Do you often find your boys glued to their computer monitors with their headsets on playing video games? Do your girls spend most of their time on their smartphones taking selfies or chatting with friends? Does your young one watch TV all day? If your answer is yes to all three questions, then it’s probably time that you help your kids develop other interests.
Here are three steps you can take to get your kids interested in other things and show them that there’s more to life than just their tech gadgets.
Step 1: Introduce them to different activities
Your kids won’t develop other interests if they aren’t exposed to different things, will they? You can start introducing them to different activities right in your own home. For example, if you often bake, why not ask your kids to help you out once in a while? Or maybe you can set up a basketball hoop in your backyard and play with your kids every afternoon. Of course, you can take them out to expose them to different interests as well. Visiting an art museum, watching musical plays, or going to a botanical garden, for instance, can definitely pique any kid’s interests. Hopefully, something will strike their fancy, and they’ll take up an activity.
Step 2: Give them proper training
Once they show real interest in any activity, you should consider getting your kids proper training. If your kids become interested in music, you can send them to a music school that holds voice, drum, guitar, or piano classes for children. Having your kids who took a liking to sports join community leagues will surely help them develop their — say baseball, soccer, or football — skills. Or maybe they’re into dancing, so taking lessons at a dance studio will be beneficial to them. Remember, however, not to force your kids into anything. Run the idea of having them properly trained past them first, and if they agree, then go ahead and enroll them in training courses.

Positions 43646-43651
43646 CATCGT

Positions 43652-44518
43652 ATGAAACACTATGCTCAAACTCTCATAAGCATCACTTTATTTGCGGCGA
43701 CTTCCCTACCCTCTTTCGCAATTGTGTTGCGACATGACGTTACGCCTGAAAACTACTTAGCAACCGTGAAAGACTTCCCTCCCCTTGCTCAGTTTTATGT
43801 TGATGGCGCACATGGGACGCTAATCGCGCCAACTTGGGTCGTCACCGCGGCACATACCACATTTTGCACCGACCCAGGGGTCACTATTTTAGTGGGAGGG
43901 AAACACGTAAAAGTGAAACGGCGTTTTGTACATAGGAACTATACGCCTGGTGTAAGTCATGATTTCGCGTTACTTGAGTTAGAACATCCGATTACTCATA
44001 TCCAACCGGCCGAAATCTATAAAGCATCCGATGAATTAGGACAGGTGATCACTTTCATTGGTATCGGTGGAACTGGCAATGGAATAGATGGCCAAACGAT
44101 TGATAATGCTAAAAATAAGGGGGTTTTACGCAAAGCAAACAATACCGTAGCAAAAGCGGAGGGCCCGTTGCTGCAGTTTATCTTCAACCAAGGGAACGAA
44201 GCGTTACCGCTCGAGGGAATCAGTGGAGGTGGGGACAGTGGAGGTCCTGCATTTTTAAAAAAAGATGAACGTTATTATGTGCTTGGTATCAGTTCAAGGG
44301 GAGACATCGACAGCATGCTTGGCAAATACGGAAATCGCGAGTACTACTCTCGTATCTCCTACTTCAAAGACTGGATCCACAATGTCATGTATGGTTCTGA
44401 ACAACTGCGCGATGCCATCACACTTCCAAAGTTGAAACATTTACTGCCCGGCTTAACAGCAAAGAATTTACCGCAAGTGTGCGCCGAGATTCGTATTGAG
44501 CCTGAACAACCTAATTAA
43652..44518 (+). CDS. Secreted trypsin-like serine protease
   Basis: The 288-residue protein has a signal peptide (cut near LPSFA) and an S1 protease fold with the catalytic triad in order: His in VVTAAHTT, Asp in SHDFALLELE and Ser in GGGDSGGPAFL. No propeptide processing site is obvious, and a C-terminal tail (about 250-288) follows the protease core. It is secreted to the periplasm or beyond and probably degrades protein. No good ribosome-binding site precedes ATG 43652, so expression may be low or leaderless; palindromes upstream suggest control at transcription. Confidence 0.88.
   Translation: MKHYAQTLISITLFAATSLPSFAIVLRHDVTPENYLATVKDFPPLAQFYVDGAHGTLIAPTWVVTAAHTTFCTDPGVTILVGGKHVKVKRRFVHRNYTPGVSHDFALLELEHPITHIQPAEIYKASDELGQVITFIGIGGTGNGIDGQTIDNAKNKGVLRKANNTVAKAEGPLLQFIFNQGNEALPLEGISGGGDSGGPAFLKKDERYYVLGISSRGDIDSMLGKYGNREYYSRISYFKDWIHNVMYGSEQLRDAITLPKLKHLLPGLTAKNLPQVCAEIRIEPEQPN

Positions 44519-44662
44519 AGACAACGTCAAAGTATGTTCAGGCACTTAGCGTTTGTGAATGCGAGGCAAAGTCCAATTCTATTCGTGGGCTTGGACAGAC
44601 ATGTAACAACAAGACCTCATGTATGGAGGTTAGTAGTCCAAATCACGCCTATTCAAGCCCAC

Step 3: Support them every step of the way
Finally, if they’re already hooked on an activity, you need to support your kids all the way. This includes getting them all the tools, such as a guitar, paintbrushes, or ballet shoes, they’ll need. You’ll also have to take them to practice maybe three times a week or even every day! As your kids may want to get some extra practice at home, be prepared to pitch them curveballs, to dance as their tango partner, or to be their art model as well. And whenever they have games, recitals, concerts, etc., be sure to free up your schedule, so you can be their biggest fan or loudest cheerleader when they perform.
Help Your Kids Develop Other Interests
While there’s nothing wrong with letting your kids use tech gadgets, the activity should be done in moderation. Make it easier for them to limit their use of tech gadgets — and to have more in-person interactions in the process — by helping them develop other interests. And you can do this by following three simple steps: (1) introduce them to different interests, (2) provide them proper training, and (3) support them all the way.